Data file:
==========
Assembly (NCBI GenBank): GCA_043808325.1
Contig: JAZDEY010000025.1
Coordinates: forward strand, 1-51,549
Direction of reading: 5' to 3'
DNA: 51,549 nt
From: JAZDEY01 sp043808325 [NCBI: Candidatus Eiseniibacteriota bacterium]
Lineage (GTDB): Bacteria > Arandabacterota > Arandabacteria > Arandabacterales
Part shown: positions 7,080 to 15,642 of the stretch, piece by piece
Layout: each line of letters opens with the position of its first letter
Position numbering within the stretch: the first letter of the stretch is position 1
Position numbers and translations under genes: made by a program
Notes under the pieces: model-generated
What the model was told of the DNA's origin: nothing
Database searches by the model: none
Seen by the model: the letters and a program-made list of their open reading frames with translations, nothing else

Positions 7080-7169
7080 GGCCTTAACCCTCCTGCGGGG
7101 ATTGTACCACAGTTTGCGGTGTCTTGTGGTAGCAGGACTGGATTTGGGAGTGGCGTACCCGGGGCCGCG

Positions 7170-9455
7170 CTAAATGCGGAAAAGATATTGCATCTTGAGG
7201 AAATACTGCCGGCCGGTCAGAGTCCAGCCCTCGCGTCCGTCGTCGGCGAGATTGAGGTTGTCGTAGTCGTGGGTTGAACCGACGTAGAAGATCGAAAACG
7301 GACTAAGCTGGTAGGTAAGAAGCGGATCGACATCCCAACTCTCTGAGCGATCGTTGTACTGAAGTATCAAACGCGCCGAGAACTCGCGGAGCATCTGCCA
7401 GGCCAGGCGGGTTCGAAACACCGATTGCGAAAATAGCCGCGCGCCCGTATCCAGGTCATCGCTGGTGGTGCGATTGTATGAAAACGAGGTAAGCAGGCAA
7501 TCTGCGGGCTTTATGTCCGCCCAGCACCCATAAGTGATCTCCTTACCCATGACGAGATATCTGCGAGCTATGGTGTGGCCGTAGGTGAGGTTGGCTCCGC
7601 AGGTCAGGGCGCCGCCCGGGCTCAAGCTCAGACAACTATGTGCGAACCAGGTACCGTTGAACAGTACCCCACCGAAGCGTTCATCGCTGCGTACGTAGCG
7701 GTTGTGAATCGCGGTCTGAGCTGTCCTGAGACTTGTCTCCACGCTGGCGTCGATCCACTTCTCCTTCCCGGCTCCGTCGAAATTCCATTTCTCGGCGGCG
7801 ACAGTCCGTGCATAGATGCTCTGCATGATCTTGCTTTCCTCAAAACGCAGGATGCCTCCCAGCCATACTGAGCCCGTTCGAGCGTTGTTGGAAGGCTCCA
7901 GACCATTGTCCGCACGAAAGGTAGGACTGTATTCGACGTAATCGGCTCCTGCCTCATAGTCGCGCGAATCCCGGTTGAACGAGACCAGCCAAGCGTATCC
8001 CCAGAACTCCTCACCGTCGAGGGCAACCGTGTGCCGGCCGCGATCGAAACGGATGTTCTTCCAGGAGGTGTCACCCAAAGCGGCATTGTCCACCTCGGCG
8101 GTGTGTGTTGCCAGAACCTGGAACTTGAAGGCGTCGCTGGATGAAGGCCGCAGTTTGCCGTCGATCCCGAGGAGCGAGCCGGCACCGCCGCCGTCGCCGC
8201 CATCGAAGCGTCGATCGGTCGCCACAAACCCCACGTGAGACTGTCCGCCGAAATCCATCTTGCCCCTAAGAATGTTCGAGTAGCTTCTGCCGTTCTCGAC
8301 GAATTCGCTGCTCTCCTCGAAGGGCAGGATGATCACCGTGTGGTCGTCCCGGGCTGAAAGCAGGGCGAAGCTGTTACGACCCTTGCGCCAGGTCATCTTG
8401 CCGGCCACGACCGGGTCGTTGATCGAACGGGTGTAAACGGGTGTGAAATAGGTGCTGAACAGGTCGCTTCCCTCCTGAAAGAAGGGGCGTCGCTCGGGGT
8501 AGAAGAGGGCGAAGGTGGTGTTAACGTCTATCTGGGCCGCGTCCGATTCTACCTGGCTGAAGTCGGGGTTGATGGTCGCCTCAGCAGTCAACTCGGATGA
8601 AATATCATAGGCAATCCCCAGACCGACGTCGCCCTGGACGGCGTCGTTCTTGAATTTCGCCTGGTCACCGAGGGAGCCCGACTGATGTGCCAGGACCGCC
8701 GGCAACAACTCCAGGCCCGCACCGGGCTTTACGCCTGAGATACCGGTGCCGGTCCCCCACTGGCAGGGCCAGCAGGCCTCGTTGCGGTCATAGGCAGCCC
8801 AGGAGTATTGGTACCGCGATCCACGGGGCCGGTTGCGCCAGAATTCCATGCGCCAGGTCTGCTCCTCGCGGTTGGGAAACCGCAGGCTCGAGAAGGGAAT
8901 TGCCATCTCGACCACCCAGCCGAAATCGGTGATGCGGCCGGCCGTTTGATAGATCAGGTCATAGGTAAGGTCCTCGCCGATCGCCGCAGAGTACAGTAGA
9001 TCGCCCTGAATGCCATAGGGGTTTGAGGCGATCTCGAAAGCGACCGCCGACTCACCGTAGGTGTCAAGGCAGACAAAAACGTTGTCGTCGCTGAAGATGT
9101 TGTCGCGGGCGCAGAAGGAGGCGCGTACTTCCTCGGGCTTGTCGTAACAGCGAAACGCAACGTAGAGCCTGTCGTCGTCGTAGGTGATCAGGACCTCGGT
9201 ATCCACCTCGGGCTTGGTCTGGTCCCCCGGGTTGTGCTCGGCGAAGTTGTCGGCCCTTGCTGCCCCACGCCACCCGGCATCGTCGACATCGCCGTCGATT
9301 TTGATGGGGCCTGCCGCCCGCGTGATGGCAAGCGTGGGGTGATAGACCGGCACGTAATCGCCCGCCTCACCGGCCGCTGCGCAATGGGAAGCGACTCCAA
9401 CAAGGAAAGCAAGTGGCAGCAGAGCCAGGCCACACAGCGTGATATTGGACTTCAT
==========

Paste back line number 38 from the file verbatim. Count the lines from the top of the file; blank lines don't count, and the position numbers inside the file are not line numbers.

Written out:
8901 TGCCATCTCGACCACCCAGCCGAAATCGGTGATGCGGCCGGCCGTTTGATAGATCAGGTCATAGGTAAGGTCCTCGCCGATCGCCGCAGAGTACAGTAGA